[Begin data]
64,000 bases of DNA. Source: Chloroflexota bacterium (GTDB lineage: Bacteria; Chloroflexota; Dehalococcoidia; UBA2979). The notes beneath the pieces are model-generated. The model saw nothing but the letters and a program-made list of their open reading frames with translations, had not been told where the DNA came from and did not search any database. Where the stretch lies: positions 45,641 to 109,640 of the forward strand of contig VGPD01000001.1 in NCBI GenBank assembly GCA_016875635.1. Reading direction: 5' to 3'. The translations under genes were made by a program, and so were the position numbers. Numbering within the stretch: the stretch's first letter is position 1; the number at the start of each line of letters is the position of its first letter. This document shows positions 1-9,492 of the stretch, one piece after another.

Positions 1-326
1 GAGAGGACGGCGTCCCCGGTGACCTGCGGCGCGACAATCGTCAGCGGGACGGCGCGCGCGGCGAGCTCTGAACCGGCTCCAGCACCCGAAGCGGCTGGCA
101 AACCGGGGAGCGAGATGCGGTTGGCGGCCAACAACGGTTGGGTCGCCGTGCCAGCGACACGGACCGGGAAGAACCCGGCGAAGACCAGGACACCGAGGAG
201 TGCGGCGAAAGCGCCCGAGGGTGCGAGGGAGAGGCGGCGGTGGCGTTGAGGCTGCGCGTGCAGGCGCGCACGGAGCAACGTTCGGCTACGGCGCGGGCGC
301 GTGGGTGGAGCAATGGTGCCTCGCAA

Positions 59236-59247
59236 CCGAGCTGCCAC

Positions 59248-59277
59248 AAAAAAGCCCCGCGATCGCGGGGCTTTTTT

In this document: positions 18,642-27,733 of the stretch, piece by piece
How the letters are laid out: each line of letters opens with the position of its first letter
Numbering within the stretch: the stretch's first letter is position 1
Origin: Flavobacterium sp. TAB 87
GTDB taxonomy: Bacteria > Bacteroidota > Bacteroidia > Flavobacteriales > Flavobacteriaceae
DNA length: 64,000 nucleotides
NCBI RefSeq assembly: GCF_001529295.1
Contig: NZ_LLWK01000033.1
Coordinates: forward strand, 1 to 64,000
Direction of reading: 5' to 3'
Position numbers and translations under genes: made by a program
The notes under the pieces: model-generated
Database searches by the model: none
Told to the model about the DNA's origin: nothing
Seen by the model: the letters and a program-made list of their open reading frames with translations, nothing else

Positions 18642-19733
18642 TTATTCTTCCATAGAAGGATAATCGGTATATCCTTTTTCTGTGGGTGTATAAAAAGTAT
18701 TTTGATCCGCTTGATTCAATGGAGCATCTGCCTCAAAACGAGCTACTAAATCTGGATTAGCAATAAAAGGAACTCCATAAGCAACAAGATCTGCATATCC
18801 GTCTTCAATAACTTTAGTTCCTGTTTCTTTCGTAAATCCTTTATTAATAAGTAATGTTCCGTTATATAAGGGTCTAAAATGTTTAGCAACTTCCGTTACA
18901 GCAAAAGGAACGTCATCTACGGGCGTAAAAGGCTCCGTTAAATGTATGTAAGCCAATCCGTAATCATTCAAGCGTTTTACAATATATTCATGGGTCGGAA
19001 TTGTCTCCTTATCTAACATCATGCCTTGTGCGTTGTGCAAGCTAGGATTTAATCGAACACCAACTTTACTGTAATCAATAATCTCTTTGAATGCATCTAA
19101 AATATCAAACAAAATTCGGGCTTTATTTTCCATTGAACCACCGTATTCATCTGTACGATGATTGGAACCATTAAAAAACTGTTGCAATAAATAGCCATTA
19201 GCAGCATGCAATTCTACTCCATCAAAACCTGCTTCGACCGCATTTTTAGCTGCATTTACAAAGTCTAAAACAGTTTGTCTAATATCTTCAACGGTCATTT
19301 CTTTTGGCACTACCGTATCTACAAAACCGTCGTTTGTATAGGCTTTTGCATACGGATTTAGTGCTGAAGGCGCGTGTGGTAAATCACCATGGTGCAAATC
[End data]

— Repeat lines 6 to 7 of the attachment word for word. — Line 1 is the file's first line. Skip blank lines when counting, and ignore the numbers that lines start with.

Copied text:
301 GTGGGTGGAGCAATGGTGCCTCGCAA

Positions 59236-59247